No treatment for PPS so no need for
If you have been told this it is not true.
Phone calls are coming in from many counties - my GP tells me there is no treatment for PPS so no need to send me for any assessments. So far we have been unable to find out where this advice is coming from.
Firstly there is need for correct assessment by a mutli-disciplinary team to ensure that our muscles are being correctly graded with repetitive and sustaining testing included. We need to be seen doing actions, not just examined lying on a couch.
Secondly, just because we had polio and/or now have a diagnosis of PPS, it does not mean we cannot have or get other conditions as well.
Thirdly, there are many articles on the treatments and aids that should be considered in managing our energy levels e.g. canes, crutches, electric scooter and wheelchairs, Braces, Callipers, Body Supports, Ventilators, Physiotherapy, Hydrotherapy etc.
Read the abstract of the article (Page 21) presented by Mary Westbrook PhD at the International Federation of Physical Medicine and Rehabilitation in Sydney March 1995 entitled Changes in Post-Polio Survivors Over Five Years: Symptoms and Reactions to Treatments.
Also Dr. Ali Arshad has just had the results of his PPS survey in Leeds mostly from British Polio Fellowship Members of the Leeds Branch published in Yorkshire Medicine. He concludes with the statement:
Rehabilitation Specialists can provide a suitable treatment package and can co-ordinate referrals for physiotherapy, orthotic devices and other interventions. There are also support groups where additional help may be sought.
And read the email from John in Sweden page 7.
If you have not already written to us with detaits of how you have fared in getting assessed, advised and treated and would like to do so, then we would like to hear it, good and bad. We have to prove the need to get Polio Survivors the PPS Clinics and trained PPS personal that are needed. We are told there is no need, there are not enough of us to warrant it. However, in Lincolnshire, and possibly other counties, the Health Authorities do not record which condition you have on their outpatient clinic statistics. Your information could help us and the British Polio Fellowship prove the need.
If you think a request to us has not produced the desired response then we would prefer you to ring and remind us than continue to wait.
May I take this opportunity of wishing you all Seasons Greetings and A Happy New Year / Decade / Century / Millenium.
PSYCHOLOGICAL ISSUES AND FAMILY
IN POSTPOLIO SURVIVORS
by Drs. Susan and David O'Grady, Ph.D.
How does post polio syndrome affect survivors and their families emotionally and interpersonally? It was our hope that by talking about these things, you will be better able to understand yourself, what you want and need, why you feel what you feel, and how you can better understand your partners feelings.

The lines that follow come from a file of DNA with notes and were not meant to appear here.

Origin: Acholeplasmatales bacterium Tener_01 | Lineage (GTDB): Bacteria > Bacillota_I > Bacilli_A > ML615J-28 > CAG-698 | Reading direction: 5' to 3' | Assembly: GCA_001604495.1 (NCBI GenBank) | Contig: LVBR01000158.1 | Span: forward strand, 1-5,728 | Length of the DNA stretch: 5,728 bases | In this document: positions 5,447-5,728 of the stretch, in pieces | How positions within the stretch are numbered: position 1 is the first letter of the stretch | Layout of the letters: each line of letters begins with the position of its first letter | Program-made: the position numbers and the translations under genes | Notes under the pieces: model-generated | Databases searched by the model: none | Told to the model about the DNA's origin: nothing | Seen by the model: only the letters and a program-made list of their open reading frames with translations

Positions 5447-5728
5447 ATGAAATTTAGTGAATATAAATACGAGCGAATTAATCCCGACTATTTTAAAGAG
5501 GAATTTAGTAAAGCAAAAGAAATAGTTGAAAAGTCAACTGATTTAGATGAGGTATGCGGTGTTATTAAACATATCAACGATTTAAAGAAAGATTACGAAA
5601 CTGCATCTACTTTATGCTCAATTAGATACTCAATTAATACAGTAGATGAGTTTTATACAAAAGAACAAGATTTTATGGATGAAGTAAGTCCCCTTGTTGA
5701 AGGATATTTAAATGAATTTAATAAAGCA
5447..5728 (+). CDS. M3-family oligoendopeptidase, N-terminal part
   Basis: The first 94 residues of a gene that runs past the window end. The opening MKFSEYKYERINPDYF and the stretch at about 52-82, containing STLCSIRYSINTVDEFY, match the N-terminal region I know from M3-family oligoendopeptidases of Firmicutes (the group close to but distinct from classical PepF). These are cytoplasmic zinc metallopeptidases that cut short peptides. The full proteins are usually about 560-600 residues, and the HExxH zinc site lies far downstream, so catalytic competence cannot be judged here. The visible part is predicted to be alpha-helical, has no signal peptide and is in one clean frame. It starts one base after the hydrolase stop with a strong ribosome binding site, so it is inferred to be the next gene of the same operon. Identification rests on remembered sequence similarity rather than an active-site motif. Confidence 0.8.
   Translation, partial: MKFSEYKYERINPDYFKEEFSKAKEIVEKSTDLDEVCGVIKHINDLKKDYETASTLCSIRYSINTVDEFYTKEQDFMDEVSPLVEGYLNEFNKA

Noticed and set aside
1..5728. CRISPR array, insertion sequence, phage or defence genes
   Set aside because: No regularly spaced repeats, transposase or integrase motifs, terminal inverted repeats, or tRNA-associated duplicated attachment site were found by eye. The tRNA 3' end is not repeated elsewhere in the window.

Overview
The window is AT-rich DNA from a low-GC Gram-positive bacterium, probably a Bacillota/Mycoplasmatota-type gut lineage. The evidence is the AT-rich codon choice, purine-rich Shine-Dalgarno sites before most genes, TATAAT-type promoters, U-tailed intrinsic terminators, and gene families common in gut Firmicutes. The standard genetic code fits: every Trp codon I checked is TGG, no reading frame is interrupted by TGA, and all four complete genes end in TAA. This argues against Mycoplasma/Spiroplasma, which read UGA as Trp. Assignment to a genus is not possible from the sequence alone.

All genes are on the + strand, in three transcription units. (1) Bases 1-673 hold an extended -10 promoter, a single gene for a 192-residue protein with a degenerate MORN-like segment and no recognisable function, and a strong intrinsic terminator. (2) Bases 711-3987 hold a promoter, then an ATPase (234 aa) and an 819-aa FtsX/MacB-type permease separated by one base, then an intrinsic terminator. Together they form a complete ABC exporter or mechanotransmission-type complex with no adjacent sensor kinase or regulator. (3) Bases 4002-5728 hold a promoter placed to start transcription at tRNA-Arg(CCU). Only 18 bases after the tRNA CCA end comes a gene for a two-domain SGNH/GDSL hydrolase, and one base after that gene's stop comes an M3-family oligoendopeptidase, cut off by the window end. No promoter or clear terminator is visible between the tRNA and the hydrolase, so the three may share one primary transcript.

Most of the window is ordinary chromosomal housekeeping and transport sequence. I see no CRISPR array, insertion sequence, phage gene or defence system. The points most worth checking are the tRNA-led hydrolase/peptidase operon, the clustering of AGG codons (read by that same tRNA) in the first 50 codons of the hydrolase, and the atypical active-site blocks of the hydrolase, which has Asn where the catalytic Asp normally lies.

Our focus was on communication. How polio survivors can better communicate to their partners and family what the polio experience is like for them, and so partners and family can communicate to the polio survivor what their own experience is like. We all know very well that in human interaction misunderstandings are common. We misread each other, assume things erroneously, fail to listen, and fail to put our thoughts into words.
Many things stand in the way of communication, but when we are successful and do communicate, we naturally feel a great sense of relief at being understood, and this feels good. But more than just making us feel good, we now know, from the results of years of medical research, that expressing feelings and tending to your close personal relationships is good for your health. It helps those with cancer live longer, it diminishes the effects of heart disease, controls hypertension and strengthens the immune system.
The late effects of polio are threatening and upsetting because they change the things people can do and how they do them. Polio survivors who had learned to adjust to the impairments caused by their first illness often quite satisfactorily, are then decades later, unexpectedly faced with new deterioration in functioning. These changes are emotionally upsetting, affect self-image, challenge a person's idea of who he or she is, and push a person into new roles in relation to others roles not necessarily wanted or sought.
Most importantly, you can't do what you used to do. Or, what used to be easy, you now have to work hard to do. Or, what you used to do independently, you now have to have help to do. Or, what you used to do without an adaptive device, can only be done with one. Or, what used to be comfortable to do, you now do only with significant pain. Or, what you used to accomplish in two hours now takes half a day and then you're too tired to do anything else.
In the initial stage of post-polio syndrome there is commonly a period of confusion; new symptoms may be dismissed, minimized, or attributed to something else. Once the true explanation is found, it is common to have a great deal of fear and anger; fear of possible progression of symptoms, fear of the unpredictable nature of the syndrome and fear of how helpless you may become.